BAGHDAD — Relative calm settled over Basra, neighboring provinces and Baghdad on Monday as a ceasefire took hold after nearly a week of pitched fighting between the Mahdi Army militia of Shiite cleric Muqtada al Sadr and Iraqi government forces.
In Basra, people began to venture out of their homes again as Iraqi soldiers and police resumed street patrols and Mahdi Army militants hid their weapons and went home. Tankers of water and trucks of food were allowed into the city as people slowly ventured to the market to restock their empty cupboards.
In Baghdad, the government lifted a curfew that had been imposed in much of the city, traffic returned to the city's streets, and there were few reports of actual fighting.
But the situation appeared unsettled. Mortar and rocket fire continued to rain down on the heavily fortified Green Zone, where American officials remained under orders not to travel except in armored vehicles or sleep anywhere but hardened buildings.
A curfew remained in effect in the Baghdad Mahdi Army strongholds of Sadr City, Kadhemiya and Shoala. U.S. and Iraqi troops continued to surround Sadr City.
In Basra, government officials said they would pursue wanted Mahdi Army gunmen, while Mahdi Army officials said they would wait and see how the government acted.
"From our side we complied with Muqtada al Sadr's initiative," said Harith al Athari, a Sadr official in Basra. "But the coordination with the government is not clear...on the ground we have raids and arrests and we can't say our final opinion."
Government officials said they still had detention orders against 280 militiamen and denied that Prime Minister Nouri al Maliki had miscalculated in trying to push the Mahdi Army from its strongholds.
"There is no change in our path, no negotiations from the government side," Maliki adviser Sadiq al Rikabi said.
But few others, from foreign analysts to Basra residents, saw the end of the fighting as a victory for Maliki, who'd said repeatedly that he would not negotiate with Mahdi Army militants. Many saw the role of an Iranian general in brokering the ceasefire that Sadr declared on Sunday as a clear sign that Maliki had badly miscalculated.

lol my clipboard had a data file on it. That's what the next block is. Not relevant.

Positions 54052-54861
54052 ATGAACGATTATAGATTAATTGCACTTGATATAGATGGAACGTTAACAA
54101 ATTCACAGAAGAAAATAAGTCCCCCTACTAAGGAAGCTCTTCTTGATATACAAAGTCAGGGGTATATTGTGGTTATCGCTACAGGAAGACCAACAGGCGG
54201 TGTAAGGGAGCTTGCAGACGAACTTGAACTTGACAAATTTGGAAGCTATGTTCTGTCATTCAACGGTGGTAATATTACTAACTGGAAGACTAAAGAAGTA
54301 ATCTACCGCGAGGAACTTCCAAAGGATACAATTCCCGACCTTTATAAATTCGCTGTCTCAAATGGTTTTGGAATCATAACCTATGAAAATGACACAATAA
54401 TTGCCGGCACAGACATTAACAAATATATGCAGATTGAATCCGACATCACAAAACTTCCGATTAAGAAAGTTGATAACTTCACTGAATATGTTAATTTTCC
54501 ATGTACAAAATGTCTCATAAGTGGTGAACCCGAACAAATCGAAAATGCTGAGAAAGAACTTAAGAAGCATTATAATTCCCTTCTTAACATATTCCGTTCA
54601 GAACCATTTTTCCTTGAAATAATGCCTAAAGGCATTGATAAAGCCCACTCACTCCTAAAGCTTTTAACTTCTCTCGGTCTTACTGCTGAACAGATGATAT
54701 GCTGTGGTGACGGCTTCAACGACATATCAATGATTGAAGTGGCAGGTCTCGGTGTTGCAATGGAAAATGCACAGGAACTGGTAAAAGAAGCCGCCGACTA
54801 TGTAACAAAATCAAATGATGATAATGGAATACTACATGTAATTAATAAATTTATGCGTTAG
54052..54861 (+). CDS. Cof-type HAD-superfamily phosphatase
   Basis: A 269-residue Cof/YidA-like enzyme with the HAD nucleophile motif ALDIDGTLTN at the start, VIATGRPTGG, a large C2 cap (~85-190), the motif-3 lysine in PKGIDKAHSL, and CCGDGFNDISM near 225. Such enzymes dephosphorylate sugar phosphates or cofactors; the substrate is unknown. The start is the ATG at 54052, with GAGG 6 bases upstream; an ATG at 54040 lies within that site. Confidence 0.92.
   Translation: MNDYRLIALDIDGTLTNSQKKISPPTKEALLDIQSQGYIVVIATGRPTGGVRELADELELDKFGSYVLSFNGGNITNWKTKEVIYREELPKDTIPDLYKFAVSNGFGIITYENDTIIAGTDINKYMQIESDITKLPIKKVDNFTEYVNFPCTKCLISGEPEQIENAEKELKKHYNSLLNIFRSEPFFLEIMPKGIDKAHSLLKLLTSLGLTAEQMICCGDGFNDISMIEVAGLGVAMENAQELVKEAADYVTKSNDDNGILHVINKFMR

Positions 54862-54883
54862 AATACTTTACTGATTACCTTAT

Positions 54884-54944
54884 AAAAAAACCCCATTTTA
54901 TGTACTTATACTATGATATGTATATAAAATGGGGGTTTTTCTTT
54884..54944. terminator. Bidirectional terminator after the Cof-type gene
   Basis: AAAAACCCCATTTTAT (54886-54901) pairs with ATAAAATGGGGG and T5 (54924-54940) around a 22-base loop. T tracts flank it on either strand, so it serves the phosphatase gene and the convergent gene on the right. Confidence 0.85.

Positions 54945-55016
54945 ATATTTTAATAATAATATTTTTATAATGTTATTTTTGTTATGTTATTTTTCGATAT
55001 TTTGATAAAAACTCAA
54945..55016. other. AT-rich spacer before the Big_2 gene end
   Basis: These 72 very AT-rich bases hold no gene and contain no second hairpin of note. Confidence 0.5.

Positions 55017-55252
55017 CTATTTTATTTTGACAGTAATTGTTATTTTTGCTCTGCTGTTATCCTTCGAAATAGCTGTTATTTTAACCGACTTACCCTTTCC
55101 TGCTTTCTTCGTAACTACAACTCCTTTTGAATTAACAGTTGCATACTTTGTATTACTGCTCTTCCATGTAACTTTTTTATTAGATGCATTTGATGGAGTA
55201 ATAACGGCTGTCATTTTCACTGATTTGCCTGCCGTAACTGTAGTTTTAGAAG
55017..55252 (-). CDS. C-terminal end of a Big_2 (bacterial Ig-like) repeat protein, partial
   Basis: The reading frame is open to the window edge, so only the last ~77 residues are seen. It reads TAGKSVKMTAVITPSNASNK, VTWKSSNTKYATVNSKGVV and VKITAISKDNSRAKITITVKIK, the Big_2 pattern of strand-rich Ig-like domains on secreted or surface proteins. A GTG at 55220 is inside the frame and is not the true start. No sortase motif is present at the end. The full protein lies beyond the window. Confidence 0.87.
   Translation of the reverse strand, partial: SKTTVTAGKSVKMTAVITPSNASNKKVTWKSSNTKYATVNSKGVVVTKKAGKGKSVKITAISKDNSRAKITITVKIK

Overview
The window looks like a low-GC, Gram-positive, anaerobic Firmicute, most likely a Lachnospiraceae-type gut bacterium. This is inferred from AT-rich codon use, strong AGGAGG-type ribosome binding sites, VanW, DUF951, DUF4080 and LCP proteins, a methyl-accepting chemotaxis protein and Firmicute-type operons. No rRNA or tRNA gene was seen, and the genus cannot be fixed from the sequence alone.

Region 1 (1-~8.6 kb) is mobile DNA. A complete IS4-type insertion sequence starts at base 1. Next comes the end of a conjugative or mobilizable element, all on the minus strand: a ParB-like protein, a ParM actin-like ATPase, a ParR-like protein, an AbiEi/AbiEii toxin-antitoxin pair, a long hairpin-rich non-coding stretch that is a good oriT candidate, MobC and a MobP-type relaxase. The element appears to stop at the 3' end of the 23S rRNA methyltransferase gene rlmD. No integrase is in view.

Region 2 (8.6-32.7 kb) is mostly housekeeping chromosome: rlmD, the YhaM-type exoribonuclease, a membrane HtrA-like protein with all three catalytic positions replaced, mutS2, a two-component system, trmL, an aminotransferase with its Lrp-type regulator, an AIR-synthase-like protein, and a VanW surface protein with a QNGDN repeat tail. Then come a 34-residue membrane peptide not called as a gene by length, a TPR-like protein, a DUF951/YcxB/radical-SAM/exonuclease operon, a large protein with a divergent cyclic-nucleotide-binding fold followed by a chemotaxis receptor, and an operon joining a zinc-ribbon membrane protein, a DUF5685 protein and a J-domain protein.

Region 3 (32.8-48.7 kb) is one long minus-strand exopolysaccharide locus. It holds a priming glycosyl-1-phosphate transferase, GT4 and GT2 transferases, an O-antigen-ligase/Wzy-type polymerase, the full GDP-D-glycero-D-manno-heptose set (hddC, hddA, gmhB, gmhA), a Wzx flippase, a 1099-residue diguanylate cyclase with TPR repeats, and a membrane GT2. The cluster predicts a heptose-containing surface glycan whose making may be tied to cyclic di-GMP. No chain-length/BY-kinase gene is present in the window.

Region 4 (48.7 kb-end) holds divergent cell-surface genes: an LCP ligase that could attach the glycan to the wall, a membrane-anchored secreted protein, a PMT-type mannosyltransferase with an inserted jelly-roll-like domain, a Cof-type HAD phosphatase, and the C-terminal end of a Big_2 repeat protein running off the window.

"The Iraqi government looks silly in the face of their ardent statements," said Joost Hiltermann, the deputy program director for the Middle East and North Africa at the International Crisis Group, a private group that studies international conflicts. He said the outcome shows "the Iraqi military doesn't have the ability to do much of anything."
Sadr, who was in Iran during the offensive, came out of the confrontation stronger, Hiltermann said.
"He remained undefeated and he looks like the moderate," he said. "He was the one that called for his forces, who were attacked, to stand down."
Ali Mahdi, an English teacher in Basra and father of two whose home lies between two Mahdi Army-controlled neighborhoods, offered a blunt assessment.
"Maliki failed," he said. He echoed Hiltermann's analysis of what the outcome showed: "They are so weak in everything, their army, their behavior towards the people, they did nothing for us."
That realization made people fear that fighting could break out again, Mahdi said, noting that he had watched Iraqi troops flee before Mahdi Army members.
"We are so afraid of tomorrow. The Iraqi Army is in the street but (the fighting) showed that the militia is still stronger than the Iraqi Army."
Many said the militia had bested the Iraqi forces at nearly every confrontation.
"The Iraqi Army is equipped with heavy machines and the Mahdi Army has simple weapons, but they have the doctrine to become martyrs," said Hussein Mohammed, who lives in the Mahdi stronghold of al Hayaniyah, which government forces tried, but failed, to penetrate. "The national army did not win the battle."
A senior government official who asked for anonymity due to the sensitivity of the subject agreed that it was unlikely that the Mahdi Army would be defeated militarily.
But he said the government must continue to try to assert control.
"There is no denying that Jaysh al Mahdi (the Mahdi Army) is relatively strong because they were allowed to fester," he said. "I don't think it's possible to achieve the elimination of the Jaysh al Mahdi by military might alone. We have to be very careful that the Sadrists are embraced by the political process. The jury is still out."
McClatchy Newspapers 2008